7

Someone posted two pictures of two versions of the Plume trade paperback edition of The Dark Tower Book III: The Waste Lands on a Facebook group for fans of Stephen King's The Dark Tower series.

enter image description here enter image description here

Same book, same publisher (Plume), same "first printing" date (January 1992), same artwork inside, same everything - except that the artwork on the front and back is switched. On one copy, Phil Heffernan's illustration of a train is on the front and Don Brautigam's ilustration of a rose is on the back. On the other copy, the rose is on the front and the train is on the back. My copy has the train on the front.

King's website shows the rose-on-the-front version

enter image description here

Has this difference in the cover art on the Plume trade paperback edition of The Waste Lands ever been explained? Why are there two versions of the cover?

  • 2
    My personal guess is marketing, because one may sell better for certain demographics, since people do judge books by their cover. I'd be interested in knowing the real reason, though. – user31178 Mar 3 '16 at 2:27
  • Or maybe marketing couldn't decide between the two so they made a run of both. It's Steven King so it's not like it won't sell either way. – Joe L. Mar 3 '16 at 4:14
  • A misprint, perhaps? – SQB Mar 4 '16 at 8:58
  • @SQB - It seems like there are plenty of each version - I don't know if it is 50/50, but it is clear that neither version is an oddity. – Wad Cheber Mar 5 '16 at 0:40
  • 2
    I can't find a source for it, @WadCheber, but I know why. When a big author writes a new book, they make large displays in the bookstore (I'm sure you've seen them). By designing a wrap around cover with art that can be used on either the front or the back, the publisher only has to commission one piece of art, but they can give visual variation to the display. This was a fairly common practice during the '90s to early '00. – Bobby Newmark Mar 5 '16 at 5:11
4
+200

The only specific reference I can find to the two distinct covers for the same Plume first printing of The Waste Lands is in this book listing by Locus Magazine:

The Dark Tower III: The Waste Lands (Penguin/Plume 0-452-26740-4, Jan ’92 [Nov ’91], $15.00, 422pp, tp, cover by Don Brautigam & Phil Heffernan) [Roland (Gunslinger)] Reprint (Donald M. Grant 1991) dark fantasy novel, third book in the Dark Tower series, with full-color illustrations by Ned Dameron. There are two different versions of this edition, one with a cover by Brautigam, the other with a cover by Heffernan. Other than the cover illustration, the two are identical.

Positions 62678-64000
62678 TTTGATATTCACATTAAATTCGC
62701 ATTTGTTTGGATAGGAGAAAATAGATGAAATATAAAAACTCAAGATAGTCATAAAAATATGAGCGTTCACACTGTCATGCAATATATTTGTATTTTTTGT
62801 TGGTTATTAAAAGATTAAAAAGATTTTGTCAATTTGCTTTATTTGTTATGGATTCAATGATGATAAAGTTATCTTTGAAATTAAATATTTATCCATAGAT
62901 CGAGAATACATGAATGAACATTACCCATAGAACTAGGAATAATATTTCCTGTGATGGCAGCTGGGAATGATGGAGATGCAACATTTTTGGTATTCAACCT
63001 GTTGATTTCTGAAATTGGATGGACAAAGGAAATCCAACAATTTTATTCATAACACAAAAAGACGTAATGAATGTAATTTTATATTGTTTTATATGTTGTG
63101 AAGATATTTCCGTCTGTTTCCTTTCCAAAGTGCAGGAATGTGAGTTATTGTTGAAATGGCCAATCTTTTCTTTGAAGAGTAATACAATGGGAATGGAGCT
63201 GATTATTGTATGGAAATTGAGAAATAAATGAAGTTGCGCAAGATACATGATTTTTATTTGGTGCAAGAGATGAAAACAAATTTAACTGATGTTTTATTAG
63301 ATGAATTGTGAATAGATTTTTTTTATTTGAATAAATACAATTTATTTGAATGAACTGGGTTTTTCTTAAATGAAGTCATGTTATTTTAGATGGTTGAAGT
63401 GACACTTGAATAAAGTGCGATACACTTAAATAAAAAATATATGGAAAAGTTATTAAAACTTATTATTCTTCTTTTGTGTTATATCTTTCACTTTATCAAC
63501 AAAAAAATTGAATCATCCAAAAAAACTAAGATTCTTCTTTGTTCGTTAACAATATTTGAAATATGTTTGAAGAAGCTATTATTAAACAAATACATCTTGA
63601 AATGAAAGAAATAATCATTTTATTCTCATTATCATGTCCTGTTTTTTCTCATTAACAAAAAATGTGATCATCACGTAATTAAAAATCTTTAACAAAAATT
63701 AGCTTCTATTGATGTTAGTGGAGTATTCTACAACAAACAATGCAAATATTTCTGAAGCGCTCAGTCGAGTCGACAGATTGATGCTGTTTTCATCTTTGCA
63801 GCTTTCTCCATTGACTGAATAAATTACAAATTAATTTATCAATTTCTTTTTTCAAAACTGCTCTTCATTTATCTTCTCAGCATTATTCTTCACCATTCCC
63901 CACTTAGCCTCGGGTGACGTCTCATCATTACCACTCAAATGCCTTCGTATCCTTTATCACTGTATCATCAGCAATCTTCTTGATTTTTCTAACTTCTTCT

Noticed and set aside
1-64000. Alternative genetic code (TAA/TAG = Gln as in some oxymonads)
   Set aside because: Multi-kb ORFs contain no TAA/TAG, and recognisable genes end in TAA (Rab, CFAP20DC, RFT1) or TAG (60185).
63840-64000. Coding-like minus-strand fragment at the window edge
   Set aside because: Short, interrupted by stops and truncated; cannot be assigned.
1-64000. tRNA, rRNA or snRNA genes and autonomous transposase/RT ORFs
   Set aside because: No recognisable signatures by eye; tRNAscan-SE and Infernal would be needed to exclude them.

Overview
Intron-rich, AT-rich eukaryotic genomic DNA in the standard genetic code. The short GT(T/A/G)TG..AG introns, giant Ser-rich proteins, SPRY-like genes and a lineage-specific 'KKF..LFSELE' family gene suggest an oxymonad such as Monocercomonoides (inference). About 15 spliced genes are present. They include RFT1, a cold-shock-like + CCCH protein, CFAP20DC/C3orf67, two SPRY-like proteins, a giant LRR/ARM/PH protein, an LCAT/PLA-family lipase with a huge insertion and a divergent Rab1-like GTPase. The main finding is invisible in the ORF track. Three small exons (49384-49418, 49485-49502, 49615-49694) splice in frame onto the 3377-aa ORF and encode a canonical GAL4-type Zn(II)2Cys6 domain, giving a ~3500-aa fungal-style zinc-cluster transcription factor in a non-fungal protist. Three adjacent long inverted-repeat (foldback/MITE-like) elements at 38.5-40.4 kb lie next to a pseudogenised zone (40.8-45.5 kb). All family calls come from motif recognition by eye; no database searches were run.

It doesn't give an explanation, but does seem to confirm that it is not simply a misprint. Further evidence for it not being a misprint is that the artists are listed correctly on the back cover of each version: Brautigam is listed as the front cover artist on the rose-cover edition and as the back cover artist on the train-cover edition.

We should also note that it is not unusual for King novels to have dual covers for the same edition and printing. For example:

Insomnia: Published in 1994 by Viking. Trim size is 6.25 x 9.5 x 2.1". Dust jacket price is $27.95 and code on dust jacket is "1094". The book is quarter bound in light gray cloth with gray boards. Paste-downs and front and rear end papers in gray. "First published in 1994 by Viking Penguin" and the code "1 3 5 7 9 10 8 6 4 2" on copyright page. Two simultaneous dust jacket states with red and white reversed were issued. Both have same value.

(Source)

enter image description here

enter image description here

While King hasn't explained the dual covers for Insomnia either, there is an interesting passage in that novel:

It was as if his eyelids had turned to glass. The only difference was that all the usual colors had reversed themselves, creating a world that looked like the negative of a color photograph.

One can speculate that the dual covers find their meaning in this passage.

So, while I cannot find a direct explanation for the dual covers for The Waste Land, it seems to be something that King has employed more than once for his novels (and it may reflect some specific idea within The Waste Lands).

  • Very cool. +1 and many thanks, my friend. – Wad Cheber Mar 13 '16 at 3:49
  • 1
    @WadCheber : My pleasure, as always --- it's always fun to work on your questions. :-) – Praxis Mar 13 '16 at 3:51

Your Answer

By clicking “Post Your Answer”, you agree to our terms of service, privacy policy and cookie policy

Not the answer you're looking for? Browse other questions tagged or ask your own question.